Cooling holes are playing critical roles in the impingement-effusion cooling system. The present experimental investigation have studied the effects of the hole diameters on the cooling efficiency and discharge coefficient. The main flow was heated up via combustion, with a maximum outlet temperature 850K. Cooling air, on the other hand, is supplied by an MAM-200 compressor. Temperature distribution on the hot side of the effusion plate is measured by a thermal infrared imaging camera calibrated by 5 thermocouples embedded in the tested plate. A filter is used to minimize the radiation from the hot gas.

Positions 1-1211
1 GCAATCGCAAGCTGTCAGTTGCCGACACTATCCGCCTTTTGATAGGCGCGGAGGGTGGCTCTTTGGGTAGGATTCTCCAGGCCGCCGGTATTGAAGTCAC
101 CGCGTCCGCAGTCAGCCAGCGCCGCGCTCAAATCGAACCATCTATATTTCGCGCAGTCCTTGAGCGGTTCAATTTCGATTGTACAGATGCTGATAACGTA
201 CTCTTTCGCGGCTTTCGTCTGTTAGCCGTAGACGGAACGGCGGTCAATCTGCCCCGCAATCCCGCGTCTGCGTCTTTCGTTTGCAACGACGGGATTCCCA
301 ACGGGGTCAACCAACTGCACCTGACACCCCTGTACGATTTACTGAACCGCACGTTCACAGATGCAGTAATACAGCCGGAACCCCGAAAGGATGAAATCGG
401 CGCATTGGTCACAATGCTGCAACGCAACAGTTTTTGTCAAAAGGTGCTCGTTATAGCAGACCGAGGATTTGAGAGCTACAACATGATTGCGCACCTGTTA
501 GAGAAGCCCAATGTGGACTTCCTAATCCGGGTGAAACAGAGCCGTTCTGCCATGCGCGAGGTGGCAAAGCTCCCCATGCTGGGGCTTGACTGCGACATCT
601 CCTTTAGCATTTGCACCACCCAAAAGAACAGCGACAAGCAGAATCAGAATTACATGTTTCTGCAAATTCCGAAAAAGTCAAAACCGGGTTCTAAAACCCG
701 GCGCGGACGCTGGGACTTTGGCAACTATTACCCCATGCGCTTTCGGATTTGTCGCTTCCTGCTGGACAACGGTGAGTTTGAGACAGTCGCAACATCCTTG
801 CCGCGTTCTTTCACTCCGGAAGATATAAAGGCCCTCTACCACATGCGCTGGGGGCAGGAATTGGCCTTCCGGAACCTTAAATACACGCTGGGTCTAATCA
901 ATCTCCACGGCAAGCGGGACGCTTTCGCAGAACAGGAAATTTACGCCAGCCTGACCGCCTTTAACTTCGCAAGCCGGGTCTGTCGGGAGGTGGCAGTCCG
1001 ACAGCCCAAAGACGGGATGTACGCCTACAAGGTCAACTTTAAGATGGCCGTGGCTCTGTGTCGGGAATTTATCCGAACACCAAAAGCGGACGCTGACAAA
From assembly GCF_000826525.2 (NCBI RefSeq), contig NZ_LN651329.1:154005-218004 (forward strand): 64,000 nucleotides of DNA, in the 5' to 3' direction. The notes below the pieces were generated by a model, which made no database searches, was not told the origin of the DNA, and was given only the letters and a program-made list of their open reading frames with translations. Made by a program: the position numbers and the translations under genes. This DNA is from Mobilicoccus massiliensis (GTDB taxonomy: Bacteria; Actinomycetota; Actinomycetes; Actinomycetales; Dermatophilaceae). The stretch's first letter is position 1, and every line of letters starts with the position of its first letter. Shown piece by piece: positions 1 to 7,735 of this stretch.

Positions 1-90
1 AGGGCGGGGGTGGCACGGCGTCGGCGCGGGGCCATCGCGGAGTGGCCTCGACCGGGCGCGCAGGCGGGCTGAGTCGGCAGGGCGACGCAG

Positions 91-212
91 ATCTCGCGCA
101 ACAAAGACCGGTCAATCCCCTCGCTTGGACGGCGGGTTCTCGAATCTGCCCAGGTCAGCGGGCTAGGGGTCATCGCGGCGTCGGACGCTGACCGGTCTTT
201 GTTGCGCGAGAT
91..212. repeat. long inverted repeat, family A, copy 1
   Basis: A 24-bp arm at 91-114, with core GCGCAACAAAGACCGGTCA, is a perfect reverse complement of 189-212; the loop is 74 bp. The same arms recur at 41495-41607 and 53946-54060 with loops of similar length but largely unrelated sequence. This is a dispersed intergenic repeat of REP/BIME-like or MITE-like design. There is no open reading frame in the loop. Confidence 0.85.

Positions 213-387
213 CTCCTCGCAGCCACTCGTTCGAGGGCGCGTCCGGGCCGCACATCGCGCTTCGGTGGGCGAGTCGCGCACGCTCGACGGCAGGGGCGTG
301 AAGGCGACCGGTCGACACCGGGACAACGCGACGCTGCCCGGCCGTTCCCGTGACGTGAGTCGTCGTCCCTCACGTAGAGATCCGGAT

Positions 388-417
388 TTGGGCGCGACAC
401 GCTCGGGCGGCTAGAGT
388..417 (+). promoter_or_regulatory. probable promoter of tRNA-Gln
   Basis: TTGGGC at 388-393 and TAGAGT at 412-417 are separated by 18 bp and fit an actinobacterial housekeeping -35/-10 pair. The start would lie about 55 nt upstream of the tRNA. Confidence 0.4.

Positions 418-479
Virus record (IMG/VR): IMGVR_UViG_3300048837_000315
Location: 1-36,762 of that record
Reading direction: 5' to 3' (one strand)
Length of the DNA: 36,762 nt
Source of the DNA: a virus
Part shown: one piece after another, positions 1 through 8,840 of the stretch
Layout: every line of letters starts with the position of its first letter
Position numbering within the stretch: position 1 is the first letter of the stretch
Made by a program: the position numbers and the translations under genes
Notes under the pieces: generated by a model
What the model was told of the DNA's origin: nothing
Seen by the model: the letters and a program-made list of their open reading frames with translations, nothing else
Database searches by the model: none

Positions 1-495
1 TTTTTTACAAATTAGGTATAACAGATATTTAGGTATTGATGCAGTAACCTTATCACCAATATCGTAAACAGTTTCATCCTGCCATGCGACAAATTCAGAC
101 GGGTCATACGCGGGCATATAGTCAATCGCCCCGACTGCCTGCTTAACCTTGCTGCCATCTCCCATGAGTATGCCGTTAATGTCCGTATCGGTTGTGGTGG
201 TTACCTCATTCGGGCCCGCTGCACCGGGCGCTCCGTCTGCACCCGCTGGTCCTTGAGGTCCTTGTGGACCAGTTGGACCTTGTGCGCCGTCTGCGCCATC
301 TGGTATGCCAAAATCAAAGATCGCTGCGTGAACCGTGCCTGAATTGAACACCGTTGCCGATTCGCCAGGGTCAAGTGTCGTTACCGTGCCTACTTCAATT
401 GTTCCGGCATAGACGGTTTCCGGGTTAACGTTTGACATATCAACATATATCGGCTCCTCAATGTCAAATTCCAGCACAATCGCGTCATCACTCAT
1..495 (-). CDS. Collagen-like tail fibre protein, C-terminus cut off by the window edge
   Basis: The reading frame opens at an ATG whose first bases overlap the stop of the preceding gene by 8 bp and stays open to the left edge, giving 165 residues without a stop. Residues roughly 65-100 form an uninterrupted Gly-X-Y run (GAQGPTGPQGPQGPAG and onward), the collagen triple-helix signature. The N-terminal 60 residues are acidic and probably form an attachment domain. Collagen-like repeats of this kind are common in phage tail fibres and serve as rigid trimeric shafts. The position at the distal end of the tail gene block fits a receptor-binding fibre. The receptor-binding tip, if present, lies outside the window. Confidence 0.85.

Cooling holes, both the effusion holes and impingement holes are designed in staggered arrangement; and the number of effusion holes is almost equal to the impingement holes. The inclination angle of the effusion holes in the streamwise direction is 20 degree with respect to the liner surface. The pressure drop across the cooling system ranges from 3% to 5% of the total pressure of the inlet flow. Temperature distributions are measured with an infrared thermal imaging system. The length of the holes is kept to be constant. Three various effusion hole diameters/length ratio 0.3, 0.35, 0.43, with impingement hole diameters/length ratio 0.4, 0.47 and 0.6 correspondingly, have been tested and compared. The experimental results indicate that with the increasing of cooling hole diameters, discharge coefficient is also increased. Nevertheless, cooling efficiency reached its maximum with the effusion hole diameter/length ratio 0.35.